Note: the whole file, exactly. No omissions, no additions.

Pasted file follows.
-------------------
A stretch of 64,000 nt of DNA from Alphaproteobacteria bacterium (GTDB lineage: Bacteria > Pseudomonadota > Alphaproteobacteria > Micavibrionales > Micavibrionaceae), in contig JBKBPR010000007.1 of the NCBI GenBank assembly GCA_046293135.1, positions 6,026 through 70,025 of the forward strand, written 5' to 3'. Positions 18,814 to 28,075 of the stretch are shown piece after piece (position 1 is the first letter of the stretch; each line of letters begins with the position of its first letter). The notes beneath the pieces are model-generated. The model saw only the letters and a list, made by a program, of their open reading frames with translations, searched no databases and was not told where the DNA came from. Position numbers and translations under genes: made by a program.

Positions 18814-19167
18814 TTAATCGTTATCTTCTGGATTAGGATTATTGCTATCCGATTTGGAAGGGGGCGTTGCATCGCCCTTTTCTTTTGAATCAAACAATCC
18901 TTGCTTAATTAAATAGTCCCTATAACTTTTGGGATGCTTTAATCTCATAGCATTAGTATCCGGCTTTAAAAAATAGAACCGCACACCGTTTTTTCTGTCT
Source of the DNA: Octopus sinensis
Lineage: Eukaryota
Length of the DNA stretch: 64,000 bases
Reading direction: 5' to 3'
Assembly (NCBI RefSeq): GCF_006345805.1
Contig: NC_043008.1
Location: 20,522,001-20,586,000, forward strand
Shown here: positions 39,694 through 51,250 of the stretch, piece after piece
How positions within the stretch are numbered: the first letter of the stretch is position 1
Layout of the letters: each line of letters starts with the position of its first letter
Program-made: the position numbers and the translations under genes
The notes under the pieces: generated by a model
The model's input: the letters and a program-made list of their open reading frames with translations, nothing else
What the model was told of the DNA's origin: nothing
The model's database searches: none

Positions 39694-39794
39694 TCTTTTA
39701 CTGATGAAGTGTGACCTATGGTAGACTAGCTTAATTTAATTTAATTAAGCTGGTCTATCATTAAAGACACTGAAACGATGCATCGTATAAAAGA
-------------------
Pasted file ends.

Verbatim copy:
A stretch of 64,000 nt of DNA from Alphaproteobacteria bacterium (GTDB lineage: Bacteria > Pseudomonadota > Alphaproteobacteria > Micavibrionales > Micavibrionaceae), in contig JBKBPR010000007.1 of the NCBI GenBank assembly GCA_046293135.1, positions 6,026 through 70,025 of the forward strand, written 5' to 3'. Positions 18,814 to 28,075 of the stretch are shown piece after piece (position 1 is the first letter of the stretch; each line of letters begins with the position of its first letter). The notes beneath the pieces are model-generated. The model saw only the letters and a list, made by a program, of their open reading frames with translations, searched no databases and was not told where the DNA came from. Position numbers and translations under genes: made by a program.

Positions 18814-19167
18814 TTAATCGTTATCTTCTGGATTAGGATTATTGCTATCCGATTTGGAAGGGGGCGTTGCATCGCCCTTTTCTTTTGAATCAAACAATCC
18901 TTGCTTAATTAAATAGTCCCTATAACTTTTGGGATGCTTTAATCTCATAGCATTAGTATCCGGCTTTAAAAAATAGAACCGCACACCGTTTTTTCTGTCT
Source of the DNA: Octopus sinensis
Lineage: Eukaryota
Length of the DNA stretch: 64,000 bases
Reading direction: 5' to 3'
Assembly (NCBI RefSeq): GCF_006345805.1
Contig: NC_043008.1
Location: 20,522,001-20,586,000, forward strand
Shown here: positions 39,694 through 51,250 of the stretch, piece after piece
How positions within the stretch are numbered: the first letter of the stretch is position 1
Layout of the letters: each line of letters starts with the position of its first letter
Program-made: the position numbers and the translations under genes
The notes under the pieces: generated by a model
The model's input: the letters and a program-made list of their open reading frames with translations, nothing else
What the model was told of the DNA's origin: nothing
The model's database searches: none

Positions 39694-39794
39694 TCTTTTA
39701 CTGATGAAGTGTGACCTATGGTAGACTAGCTTAATTTAATTTAATTAAGCTGGTCTATCATTAAAGACACTGAAACGATGCATCGTATAAAAGA